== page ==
2024 Global Digital Shopping index

Demand for Security Solutions Boosts Mastercard’s Value-Added Services Revenues 17%

For Mastercard, new payment flows and digital innovations outpaced spending growth on cards — though consumers remain resilient.

And as management noted in a press release and on an earnings call discussing the fourth quarter of 2023, demand has been strong for security and authentication solutions that protect those transactions.

Supplemental materials reveal that fourth-quarter gross dollar volumes were up 10% to $2.3 trillion.

In the United States, debit and prepaid card spending was up 2.7% to $345 billion, while credit spending was up 5.5% to $382 billion.

Overall cross-border volumes were up 18% in the most recent quarter, as measured year on year.

The company also noted that its value-added services and solutions net revenue was up 17% on a currency-neutral basis. The increase was driven primarily by demand for cyber and intelligence solutions, as well as identity and authentication offerings.

Looking into the month of January, management noted on the call that through the 28th, switched volumes were up 10%, slowing slightly from the 11% rate seen in the most recent quarter, and cross-border volumes remained steady at 18%.  

CEO Michael Miebach said on the conference call with analysts that “on balance, we remain fairly positive about our growth outlook, but we are monitoring the environment closely and will manage the business accordingly,” as inflation remains.

Drilling into payments innovations, he said that Click to Pay is now available in 35 markets, with more than 60% growth in transactions throughout 2023. 

Tokenization, he said, has been effective in battling fraud and increasing approval rates by 3% to 6% across all regions.

CFO Sachin Mehra said on the call that both card present and card not present growth rates remained strong.  

Contactless Continues to Have a Strong Showing 

Contactless, he said, represents 65% of all in-person switched purchase transactions.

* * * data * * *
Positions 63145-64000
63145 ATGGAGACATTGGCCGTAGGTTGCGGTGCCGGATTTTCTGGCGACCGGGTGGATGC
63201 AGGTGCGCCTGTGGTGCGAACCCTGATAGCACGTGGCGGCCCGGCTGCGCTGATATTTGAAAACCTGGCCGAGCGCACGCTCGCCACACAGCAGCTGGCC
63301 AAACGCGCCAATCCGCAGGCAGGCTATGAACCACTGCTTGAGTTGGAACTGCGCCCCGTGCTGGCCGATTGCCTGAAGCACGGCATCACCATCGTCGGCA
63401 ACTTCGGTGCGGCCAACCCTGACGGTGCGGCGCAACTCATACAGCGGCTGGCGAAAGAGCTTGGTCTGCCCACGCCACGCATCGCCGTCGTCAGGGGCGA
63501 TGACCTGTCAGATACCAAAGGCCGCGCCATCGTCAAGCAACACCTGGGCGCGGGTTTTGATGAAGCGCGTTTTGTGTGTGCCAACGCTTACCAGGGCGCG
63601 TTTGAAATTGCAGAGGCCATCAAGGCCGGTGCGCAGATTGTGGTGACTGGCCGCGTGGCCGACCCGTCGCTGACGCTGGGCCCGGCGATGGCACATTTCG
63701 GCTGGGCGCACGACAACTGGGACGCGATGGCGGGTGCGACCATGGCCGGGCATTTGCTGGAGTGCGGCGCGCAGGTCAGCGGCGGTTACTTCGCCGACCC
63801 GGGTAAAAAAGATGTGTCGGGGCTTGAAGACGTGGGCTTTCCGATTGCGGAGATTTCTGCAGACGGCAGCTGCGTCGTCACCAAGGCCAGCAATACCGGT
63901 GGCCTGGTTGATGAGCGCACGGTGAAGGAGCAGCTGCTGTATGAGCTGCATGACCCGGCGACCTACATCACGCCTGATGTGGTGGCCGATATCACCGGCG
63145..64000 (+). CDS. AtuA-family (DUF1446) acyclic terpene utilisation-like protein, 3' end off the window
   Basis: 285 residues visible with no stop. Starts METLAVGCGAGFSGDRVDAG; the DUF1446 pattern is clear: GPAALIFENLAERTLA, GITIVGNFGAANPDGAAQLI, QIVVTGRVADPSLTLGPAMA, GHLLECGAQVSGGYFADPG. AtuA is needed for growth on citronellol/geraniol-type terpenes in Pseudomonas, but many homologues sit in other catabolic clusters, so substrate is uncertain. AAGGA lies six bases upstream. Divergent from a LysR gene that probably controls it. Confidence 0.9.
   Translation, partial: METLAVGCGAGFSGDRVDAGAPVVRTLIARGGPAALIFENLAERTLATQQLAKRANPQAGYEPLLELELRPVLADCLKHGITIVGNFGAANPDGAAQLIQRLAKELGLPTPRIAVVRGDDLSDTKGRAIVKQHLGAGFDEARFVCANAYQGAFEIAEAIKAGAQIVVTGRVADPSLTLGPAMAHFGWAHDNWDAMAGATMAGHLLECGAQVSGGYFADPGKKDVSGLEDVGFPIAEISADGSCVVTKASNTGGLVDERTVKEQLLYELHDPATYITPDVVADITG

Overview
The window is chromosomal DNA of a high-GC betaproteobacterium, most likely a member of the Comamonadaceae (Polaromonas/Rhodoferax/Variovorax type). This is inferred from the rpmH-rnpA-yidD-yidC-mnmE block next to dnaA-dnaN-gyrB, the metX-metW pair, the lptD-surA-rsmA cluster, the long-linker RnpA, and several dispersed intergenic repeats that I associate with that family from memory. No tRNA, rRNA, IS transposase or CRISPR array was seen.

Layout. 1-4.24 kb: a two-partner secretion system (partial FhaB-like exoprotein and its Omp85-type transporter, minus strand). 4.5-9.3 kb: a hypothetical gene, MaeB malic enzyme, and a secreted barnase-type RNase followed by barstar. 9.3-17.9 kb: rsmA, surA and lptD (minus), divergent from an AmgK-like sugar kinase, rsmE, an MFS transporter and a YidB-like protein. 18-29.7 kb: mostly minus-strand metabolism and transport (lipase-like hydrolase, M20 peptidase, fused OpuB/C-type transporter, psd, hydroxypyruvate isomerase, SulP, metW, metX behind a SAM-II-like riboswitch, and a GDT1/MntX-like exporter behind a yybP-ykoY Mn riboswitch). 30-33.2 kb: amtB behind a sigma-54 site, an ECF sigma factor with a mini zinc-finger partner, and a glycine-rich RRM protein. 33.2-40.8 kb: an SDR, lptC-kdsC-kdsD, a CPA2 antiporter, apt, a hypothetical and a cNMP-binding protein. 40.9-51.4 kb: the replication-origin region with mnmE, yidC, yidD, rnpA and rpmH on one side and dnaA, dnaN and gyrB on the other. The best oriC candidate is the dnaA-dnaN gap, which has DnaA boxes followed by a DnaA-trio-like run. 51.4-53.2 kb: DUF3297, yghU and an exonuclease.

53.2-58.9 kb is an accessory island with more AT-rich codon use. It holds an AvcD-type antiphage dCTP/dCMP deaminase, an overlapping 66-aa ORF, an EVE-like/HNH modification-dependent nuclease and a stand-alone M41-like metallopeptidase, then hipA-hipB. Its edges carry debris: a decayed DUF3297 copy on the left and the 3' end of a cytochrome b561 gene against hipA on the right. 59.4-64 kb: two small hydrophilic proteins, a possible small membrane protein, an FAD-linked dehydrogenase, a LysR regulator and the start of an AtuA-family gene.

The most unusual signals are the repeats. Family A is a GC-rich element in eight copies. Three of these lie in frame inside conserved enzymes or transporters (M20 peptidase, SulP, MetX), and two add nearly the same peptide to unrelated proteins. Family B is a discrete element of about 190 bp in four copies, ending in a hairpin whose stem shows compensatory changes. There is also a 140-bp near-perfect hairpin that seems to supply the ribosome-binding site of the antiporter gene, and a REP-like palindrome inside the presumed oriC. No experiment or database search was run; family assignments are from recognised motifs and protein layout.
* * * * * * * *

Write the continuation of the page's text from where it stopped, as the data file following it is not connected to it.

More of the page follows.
Looking ahead, with strong consumer spending in place and with a strong labor market, Mehra said that the base case outlook is for net revenues to grow in the double-digit percentages. Though the value-added solutions and services segments are lapping high growth rates, there’s a “good outlook,” he told analysts, for those offerings headed into the current year. Real-time payments remain a driver of results in the years ahead, management said.

“A point of interest for us,” said Miebach, is “the intersection of open banking and payments — and open banking connectivity enables us to go after use cases that we otherwise would not be able to go after,” aided by enhanced, consumer-permissioned data.

“Our real-time payment solution, our card-based solutions … basically are extending the digital economy to create a tide that lifts everybody’s boats, with financial inclusion as the headline,” he said.

During the question-and-answer session with analysts, there remains what Miebach said is a “secular opportunity” in card-related pending growth in the United States, even with inflation. Elsewhere, China represents a market for strong potential, especially as Chinese consumers use the cards for transactions while they travel.

Investors sent the shares 1% higher at the market open on Wednesday.